Trump's policies as president were immeasurably superior to those of the present administration. Trump continues to draw tens of thousands to his rallies, and he is at his best when his focus is on the issues that concern huge swaths of Americans: crime, illegal immigration, the economy, inflation. But when he attributes a candidate's success or failure to loyalty to him personally, the message falls flat. His jabs at failed Republican Senate candidates Don Bolduc and Joe O'Dea are examples. This self-absorption is mildly amusing when Trump's candidates win. But Tuesday has even diehard Trump supporters rethinking the future. Support within the MAGAverse on Twitter was shifting toward DeSantis even before the implosion of Republicans' midterm hopes. Now the sentiment is spreading that DeSantis' approach worked; Trump's didn't.
Odds are Trump will be announcing his candidacy for the presidency in 2024 next week. A Trump-DeSantis ticket presents interesting possibilities. But if Trump thinks he's going to parlay "Ron DeSanctimonious"-style barbs into a preordained anointing as nominee, I think he's mistaken. Trump already faces powerful headwinds from every institution controlled by the left: the Deep State, the media, academia, woke CEOs, Hollywood. If he fragments his own base into chunks, he'll go down and take the party with him. It would be an unforced error of catastrophic proportions to hand such a victory to the left.
Nicholas Waddy lamented in his Nov. 11 column that "the Dems' big bet on abortion in their ad spending was not in vain, and the GOP effort to make crime a centerpiece of the 2022 election fell somewhat flat. Again, the pre-election polling mostly suggested it was the Dems who were barking up the wrong tree, but electoral realities do not always take shape in the way pollsters predict." He added that "played an outsized role in helping Republicans to choose some of their most important candidates, and some of those candidates were demonstrably flawed." He was also critical of Republicans as a whole:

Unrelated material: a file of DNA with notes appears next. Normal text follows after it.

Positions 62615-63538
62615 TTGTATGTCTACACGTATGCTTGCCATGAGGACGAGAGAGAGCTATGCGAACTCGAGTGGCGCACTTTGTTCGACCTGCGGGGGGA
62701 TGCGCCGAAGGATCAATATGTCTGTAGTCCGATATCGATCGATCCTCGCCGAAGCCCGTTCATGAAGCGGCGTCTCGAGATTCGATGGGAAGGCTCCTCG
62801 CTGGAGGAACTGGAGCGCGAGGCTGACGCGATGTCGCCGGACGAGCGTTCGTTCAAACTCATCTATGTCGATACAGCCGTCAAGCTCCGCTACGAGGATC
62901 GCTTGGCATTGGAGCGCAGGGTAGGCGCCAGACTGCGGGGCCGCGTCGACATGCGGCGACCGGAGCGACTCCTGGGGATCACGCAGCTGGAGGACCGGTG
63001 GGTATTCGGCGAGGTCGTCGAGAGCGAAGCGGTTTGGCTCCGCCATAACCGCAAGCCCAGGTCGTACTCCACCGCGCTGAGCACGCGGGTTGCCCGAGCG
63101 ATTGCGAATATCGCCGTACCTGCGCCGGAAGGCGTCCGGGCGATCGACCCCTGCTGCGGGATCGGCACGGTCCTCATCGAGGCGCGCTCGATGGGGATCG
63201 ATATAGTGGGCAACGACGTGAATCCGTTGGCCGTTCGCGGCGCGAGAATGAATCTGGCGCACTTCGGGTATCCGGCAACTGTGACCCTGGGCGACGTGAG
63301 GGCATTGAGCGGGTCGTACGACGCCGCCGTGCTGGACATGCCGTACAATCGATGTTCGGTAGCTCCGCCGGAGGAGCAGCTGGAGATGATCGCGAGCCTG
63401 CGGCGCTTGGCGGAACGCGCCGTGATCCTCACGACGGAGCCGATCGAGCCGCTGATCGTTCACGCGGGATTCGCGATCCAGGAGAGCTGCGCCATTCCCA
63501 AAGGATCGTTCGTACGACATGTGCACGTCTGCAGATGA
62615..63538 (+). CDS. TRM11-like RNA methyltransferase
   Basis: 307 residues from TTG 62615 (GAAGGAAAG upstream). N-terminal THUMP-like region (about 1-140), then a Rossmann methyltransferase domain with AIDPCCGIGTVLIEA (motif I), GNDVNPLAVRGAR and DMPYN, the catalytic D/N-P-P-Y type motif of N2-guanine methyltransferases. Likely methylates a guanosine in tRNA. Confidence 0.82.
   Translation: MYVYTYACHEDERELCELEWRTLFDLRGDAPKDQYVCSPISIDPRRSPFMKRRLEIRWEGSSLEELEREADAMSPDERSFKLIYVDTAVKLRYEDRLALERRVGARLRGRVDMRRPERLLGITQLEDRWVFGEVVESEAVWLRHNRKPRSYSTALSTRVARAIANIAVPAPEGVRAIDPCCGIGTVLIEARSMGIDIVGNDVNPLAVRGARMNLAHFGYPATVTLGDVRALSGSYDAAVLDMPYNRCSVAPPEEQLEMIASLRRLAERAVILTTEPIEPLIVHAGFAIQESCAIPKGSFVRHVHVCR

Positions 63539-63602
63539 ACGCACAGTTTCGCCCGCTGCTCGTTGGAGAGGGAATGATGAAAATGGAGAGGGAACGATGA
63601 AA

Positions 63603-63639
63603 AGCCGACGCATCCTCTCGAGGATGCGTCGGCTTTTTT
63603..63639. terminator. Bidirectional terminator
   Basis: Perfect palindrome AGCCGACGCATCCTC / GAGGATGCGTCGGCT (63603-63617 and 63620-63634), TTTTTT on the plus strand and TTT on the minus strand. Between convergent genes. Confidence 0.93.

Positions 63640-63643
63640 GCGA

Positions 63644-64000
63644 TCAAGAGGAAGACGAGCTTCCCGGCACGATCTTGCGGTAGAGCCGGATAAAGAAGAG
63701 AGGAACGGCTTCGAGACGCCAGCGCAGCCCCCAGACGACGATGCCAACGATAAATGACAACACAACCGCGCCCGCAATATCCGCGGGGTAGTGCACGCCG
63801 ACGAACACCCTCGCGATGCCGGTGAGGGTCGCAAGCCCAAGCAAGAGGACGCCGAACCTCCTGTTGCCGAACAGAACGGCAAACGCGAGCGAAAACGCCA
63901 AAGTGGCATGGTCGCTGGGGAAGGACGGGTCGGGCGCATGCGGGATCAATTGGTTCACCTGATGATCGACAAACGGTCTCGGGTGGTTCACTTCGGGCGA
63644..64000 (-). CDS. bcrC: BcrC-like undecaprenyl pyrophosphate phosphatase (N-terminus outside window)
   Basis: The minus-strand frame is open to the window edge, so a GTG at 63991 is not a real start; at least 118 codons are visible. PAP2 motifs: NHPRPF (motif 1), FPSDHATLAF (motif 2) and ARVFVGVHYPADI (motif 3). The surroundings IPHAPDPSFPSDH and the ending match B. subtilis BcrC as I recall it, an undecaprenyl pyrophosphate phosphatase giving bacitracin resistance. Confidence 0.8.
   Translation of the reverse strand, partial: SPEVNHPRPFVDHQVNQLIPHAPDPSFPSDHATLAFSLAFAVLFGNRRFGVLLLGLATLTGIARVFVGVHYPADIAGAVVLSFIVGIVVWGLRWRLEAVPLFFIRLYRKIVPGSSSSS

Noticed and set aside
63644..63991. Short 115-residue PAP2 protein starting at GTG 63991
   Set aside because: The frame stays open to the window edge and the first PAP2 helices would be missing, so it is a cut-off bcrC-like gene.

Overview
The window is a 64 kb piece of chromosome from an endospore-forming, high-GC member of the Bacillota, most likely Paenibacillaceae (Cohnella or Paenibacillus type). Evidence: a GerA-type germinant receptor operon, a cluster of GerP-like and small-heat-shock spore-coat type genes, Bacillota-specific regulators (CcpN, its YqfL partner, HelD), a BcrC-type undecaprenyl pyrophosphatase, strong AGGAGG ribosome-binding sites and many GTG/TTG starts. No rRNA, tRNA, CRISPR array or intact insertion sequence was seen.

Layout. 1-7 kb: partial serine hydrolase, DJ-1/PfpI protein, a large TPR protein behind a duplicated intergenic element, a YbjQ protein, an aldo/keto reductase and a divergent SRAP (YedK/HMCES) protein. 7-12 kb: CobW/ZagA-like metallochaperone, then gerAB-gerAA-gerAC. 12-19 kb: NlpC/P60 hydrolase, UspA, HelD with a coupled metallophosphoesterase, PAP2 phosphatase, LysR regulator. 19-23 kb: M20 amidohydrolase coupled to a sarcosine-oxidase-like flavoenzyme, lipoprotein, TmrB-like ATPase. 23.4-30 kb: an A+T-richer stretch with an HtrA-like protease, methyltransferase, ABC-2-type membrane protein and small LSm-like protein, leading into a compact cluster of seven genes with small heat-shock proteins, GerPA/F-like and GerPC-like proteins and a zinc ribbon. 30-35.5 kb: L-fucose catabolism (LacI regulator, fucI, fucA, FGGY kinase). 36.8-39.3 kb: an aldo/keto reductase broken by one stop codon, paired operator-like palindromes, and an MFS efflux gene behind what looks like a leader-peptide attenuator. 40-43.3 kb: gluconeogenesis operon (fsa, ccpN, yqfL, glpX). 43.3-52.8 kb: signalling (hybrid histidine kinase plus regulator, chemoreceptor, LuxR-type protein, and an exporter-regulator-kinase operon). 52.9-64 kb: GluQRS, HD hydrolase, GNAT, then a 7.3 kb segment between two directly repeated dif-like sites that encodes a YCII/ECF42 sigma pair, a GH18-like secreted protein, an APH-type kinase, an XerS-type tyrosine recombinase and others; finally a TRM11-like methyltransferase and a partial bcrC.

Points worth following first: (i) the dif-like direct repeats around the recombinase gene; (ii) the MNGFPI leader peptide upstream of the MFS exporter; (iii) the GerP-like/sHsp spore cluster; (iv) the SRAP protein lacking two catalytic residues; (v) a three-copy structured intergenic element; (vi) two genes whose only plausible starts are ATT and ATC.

Republicans must heed their own warning signs. Even before the 2022 election was finished, Donald Trump had begun to direct criticism at DeSantis, who he understandably perceives as a potential rival. That Trump intends to run again appears obvious. That many Republicans, especially in the leadership of the party, have grown weary of Trump and fear that he could lead them to abject defeat in 2024 is equally obvious. Whether DeSantis, or someone else, can best Trump in the primaries, however, is doubtful, given the immense leads Trump has in virtually every poll of Republicans' preferences.
Whoever emerges as the GOP nominee in 2024, there is a strong possibility that candidate will be scarred by a long, vicious internecine battle that may damage the party fundamentally. Tens of millions of Republican voters are loyal and passionate Trumpers – and whether they would continue to vote in support of a party that spurned their idol is the $64,000 question that Republican Party leaders, and potential candidates like Ron DeSantis, now have to weigh. In other words, Republicans and conservatives need to ask themselves: Can Trump win in 2024? And, if the answer is no, then the next question has to be: Can anyone else on the Republican side win, absent Trump's blessing and enthusiastic support?
But such sober analysis was sparse at WND, which ultimately did what it usually does and blamed Republican failures on Democrats cheating. More soon.